Who Technical Artist Is and Why Your Dev Team Needs this Role

Sergey Logvinenko

Today, I would like to draw your attention to a very specific position on a development team - technical artist. The technical artist is a new concept and role in the IT industry. The term is used very broadly and normally means a specialist who fills the gap between tech and art. This specialist doesn’t have to be creative, work with existing art, modify or optimize it. Ideally, he or she has some experience writing some code and know how to model and texture 3D assets.

A technical artist will most likely be required on your team if you develop games (such as real-money games, social, casual, shooter, or any game in general) or applications with rich UI, like social games. When you don’t have a technical artist, other specialists on your team have to do tech art tasks. Our experience proves that it is not the most efficient way. In fact, we used to begin most of our projects without technical artists and were convinced to add them only after failing delivery due to quality or scheduling issues. So, in an effort to avoid such issues, we now prefer to start game-related projects with a technical artist on the team.

Technical Artist in Dev Team

 

Of course, if your team is small and you have a limited budget, you can do without a technical artist – it will be too expensive in this case, and, as previously mentioned, developers or artists with the appropriate skills can do the job. However, if you have a big project, or have a lot of games on your roadmap, a technical artist will save you money and time by freeing up the developers’ time.

When the technical artist role became an integral role in our game development teams, we tried to understand who fits this position and what skills are mandatory or desired. We asked ourselves many questions regarding technical artists. What type of person are we looking for to fill this position? What skills are mandatory? And, why can’t we just have our artists or developers complete tech art tasks?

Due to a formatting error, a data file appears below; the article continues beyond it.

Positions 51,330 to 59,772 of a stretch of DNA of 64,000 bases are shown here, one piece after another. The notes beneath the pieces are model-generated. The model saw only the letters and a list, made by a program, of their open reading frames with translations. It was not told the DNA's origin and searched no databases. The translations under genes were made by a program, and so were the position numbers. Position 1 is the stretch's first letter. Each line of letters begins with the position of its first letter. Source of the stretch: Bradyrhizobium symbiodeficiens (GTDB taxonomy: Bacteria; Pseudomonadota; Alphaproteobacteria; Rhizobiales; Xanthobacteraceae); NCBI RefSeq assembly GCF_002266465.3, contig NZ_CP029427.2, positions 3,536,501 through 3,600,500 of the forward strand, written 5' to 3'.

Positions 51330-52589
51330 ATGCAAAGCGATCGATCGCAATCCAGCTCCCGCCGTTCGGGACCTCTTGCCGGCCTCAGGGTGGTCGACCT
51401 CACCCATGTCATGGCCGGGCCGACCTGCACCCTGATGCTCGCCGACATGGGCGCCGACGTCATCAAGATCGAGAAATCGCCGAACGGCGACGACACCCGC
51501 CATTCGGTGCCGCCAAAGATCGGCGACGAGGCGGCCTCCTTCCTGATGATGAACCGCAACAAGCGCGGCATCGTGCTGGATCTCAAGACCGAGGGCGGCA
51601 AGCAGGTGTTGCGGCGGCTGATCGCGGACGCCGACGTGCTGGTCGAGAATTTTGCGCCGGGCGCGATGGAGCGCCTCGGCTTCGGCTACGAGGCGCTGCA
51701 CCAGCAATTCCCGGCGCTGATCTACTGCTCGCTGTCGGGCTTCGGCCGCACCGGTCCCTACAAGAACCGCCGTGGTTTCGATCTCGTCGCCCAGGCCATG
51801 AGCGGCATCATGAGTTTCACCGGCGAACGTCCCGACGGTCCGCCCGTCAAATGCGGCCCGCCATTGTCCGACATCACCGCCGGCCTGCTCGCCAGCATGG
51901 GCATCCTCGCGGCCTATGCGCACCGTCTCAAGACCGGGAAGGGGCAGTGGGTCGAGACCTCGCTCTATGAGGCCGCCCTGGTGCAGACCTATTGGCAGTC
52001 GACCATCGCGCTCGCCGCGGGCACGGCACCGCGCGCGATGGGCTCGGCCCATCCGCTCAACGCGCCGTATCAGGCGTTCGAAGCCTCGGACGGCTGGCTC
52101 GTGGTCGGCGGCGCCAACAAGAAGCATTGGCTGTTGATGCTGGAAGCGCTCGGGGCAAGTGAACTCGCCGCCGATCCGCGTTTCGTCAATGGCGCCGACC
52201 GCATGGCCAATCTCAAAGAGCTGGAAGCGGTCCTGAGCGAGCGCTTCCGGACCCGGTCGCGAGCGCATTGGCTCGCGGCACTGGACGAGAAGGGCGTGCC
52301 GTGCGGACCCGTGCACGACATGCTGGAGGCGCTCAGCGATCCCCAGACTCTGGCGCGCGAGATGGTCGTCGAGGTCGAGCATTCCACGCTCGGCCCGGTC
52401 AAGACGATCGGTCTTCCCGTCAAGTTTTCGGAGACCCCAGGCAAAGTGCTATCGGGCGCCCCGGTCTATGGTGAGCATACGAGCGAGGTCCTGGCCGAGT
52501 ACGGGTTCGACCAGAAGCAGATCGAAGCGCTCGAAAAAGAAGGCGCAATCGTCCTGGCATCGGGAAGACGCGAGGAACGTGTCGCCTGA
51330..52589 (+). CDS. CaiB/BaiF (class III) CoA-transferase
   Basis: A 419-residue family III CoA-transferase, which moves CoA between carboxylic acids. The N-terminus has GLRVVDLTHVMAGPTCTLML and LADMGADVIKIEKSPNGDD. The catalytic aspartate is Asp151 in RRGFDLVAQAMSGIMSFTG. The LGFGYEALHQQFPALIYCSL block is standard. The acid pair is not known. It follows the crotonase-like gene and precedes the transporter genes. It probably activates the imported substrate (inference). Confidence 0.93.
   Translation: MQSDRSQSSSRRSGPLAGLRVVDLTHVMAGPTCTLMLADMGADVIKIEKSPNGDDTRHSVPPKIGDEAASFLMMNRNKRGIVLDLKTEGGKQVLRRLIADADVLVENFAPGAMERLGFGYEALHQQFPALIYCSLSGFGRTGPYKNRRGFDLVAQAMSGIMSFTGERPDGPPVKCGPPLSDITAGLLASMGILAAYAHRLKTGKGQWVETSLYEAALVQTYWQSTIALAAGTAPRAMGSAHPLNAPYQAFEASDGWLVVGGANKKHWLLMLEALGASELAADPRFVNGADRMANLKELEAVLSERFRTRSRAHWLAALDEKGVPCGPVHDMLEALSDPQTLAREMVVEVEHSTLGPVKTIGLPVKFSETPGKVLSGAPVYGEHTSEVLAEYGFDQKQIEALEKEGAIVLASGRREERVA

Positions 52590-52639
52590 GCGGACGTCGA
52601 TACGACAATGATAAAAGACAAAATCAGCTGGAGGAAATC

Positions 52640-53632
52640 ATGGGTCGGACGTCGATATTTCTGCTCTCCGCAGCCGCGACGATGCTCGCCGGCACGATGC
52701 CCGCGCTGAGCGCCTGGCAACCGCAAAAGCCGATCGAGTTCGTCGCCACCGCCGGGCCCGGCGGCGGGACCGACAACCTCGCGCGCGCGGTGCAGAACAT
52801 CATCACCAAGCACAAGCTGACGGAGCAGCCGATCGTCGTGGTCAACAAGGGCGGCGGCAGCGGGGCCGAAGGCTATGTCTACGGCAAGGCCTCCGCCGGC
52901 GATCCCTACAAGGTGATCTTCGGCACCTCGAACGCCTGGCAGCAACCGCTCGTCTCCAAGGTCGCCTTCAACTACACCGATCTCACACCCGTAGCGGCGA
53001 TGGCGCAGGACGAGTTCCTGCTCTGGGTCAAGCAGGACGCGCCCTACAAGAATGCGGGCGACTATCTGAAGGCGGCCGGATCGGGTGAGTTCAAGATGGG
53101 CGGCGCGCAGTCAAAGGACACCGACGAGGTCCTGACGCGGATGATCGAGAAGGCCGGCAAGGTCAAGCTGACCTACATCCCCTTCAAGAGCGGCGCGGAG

After about six months of projects, we found our answers. (A big thanks goes out to Stanislav Pelevin, Gamedev Project Manager, who was the driving force behind this process and to all of the technical artists and their efforts.)

Based on our experiences with HTML5 casino and games, as well as Unity and educational games, we’ve compiled a list of our “must-have” skills for technical artists. This may differ depending on your projects, but we believe the skills to look for are:

  • 2D art drawing (Photoshop).
  • 2D animation (Adobe Animate, Spine, Adobe After Effect).
  • 3D modeling and animation.
  • Integration, including static art, animation, text, particles, etc.; resources optimization.
  • HTML/CSS coding.

In a few words, a technical artist is a person who:

  • Prepares his/her own art or takes it from an artist.
  • Makes animation from scratch or updates the existing one.
  • Integrates art and animation into the game/app and optimizes the resources.
  • Creates/updates “static” pages or screens.

So here is the main question – Why do you need a dedicated technical artist for these tasks? And, why can’t you have your artists or developers complete them? Of course, you can, but skills and motivation will be a trade-off in this situation.

In regard to skills, technical artists are just more competent in these areas than artists or developers and, consequently, more effective. This means that they spend less time on the same tasks and have fewer defects, which results in a customer paying less. The financial benefit is obvious and definitely a plus here.

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In regard to motivation, do you really believe that artists want to do animation in Animate or Spine? Or that they want to optimize art to be used in an app? As our experience shows – no. Furthermore, if you assign this kind of task to an artist, he/she will argue, find reasons to put this on hold or do anything to postpone or skip the task. Do you believe that qualified developers want to spend their time on this kind of task? Or do HTML coding? I would say no to both.

Many may ask: “What about Agile and cross-functional teams?” And this is an absolutely right question to ask. A team becomes cross-functional when you have a technical artist on board. Because if other team members are not flexible with their time, or as versatile in their skills, a technical artist is assigned to complete the task using his/her unique skillset. This is the reason why we do not have just integrators, but why we require our technical artists to be able to cover 2D and 3D art, animation, and HTML/CSS coding.

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